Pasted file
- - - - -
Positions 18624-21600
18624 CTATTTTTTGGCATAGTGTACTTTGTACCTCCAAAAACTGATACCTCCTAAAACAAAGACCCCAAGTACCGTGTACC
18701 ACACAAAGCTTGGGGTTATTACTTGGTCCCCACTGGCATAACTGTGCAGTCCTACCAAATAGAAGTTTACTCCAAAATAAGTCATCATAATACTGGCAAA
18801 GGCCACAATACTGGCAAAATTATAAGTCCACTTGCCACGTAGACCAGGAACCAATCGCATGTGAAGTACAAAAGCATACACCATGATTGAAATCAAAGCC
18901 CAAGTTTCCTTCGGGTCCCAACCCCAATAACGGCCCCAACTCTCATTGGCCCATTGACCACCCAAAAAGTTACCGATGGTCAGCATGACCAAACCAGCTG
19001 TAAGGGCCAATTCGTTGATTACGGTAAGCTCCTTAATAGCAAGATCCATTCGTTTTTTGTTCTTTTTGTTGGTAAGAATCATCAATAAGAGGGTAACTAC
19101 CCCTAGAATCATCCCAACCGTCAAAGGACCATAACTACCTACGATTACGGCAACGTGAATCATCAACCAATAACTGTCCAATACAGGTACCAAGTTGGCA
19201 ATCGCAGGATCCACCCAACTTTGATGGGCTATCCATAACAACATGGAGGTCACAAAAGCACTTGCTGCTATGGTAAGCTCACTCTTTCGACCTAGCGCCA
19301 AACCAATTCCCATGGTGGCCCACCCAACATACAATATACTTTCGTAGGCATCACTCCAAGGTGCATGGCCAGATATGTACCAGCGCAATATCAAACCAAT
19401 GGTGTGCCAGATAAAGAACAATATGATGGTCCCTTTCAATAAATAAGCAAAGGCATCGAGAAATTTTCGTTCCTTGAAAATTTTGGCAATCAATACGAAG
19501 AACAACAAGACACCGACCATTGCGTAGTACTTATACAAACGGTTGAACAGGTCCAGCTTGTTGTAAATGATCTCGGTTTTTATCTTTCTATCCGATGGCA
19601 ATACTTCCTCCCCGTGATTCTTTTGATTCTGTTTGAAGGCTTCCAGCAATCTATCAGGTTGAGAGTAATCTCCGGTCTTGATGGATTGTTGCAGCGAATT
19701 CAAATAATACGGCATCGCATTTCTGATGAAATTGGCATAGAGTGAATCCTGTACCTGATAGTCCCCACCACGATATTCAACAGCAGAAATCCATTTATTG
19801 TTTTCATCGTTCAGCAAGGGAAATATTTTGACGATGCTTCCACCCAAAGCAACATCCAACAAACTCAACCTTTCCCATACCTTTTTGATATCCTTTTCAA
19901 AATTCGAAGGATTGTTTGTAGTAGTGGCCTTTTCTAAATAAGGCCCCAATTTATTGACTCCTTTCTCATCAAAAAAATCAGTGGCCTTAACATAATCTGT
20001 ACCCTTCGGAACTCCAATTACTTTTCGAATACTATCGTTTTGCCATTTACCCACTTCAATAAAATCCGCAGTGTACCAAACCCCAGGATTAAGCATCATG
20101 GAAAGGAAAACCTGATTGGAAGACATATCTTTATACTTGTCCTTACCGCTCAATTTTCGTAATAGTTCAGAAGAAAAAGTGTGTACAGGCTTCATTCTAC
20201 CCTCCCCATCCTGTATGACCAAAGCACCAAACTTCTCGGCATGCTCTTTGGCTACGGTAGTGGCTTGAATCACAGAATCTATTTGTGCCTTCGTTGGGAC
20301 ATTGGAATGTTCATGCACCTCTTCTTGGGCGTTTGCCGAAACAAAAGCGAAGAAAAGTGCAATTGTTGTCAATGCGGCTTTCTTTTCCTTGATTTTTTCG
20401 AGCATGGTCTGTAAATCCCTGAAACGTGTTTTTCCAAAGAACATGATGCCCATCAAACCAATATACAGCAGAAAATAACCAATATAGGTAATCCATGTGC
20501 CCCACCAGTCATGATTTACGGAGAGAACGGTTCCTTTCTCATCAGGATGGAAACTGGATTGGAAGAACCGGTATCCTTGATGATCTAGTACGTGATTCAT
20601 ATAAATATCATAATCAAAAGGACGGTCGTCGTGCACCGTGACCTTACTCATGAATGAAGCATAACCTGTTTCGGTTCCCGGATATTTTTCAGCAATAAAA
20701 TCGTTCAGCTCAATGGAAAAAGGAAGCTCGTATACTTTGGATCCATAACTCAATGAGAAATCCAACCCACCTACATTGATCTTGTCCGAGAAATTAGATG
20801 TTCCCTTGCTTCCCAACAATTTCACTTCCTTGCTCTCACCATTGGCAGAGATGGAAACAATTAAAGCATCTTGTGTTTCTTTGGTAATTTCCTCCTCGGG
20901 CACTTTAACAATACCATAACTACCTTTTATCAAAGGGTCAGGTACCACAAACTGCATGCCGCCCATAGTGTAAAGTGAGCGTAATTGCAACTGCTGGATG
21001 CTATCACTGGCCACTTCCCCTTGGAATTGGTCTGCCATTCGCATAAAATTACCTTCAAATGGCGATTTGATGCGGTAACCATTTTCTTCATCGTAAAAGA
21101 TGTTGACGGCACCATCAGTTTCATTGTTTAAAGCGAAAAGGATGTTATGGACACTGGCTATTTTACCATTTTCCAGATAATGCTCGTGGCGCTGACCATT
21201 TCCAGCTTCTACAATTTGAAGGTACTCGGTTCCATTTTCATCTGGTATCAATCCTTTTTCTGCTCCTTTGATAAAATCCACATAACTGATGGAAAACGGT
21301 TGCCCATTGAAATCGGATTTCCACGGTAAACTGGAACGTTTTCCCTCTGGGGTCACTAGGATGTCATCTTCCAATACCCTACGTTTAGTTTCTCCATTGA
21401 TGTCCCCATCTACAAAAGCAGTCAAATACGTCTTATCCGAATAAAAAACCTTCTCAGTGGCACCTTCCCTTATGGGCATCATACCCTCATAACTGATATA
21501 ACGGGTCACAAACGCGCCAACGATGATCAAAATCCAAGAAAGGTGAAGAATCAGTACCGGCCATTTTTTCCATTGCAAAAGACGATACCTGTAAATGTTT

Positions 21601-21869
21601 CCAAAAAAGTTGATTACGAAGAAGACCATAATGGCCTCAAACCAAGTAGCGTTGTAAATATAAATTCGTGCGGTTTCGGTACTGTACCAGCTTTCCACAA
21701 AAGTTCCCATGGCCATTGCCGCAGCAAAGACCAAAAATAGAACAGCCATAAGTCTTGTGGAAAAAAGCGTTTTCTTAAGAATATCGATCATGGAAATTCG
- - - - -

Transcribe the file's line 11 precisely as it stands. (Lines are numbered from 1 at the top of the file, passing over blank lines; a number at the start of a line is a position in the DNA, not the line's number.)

19501 AACAACAAGACACCGACCATTGCGTAGTACTTATACAAACGGTTGAACAGGTCCAGCTTGTTGTAAATGATCTCGGTTTTTATCTTTCTATCCGATGGCA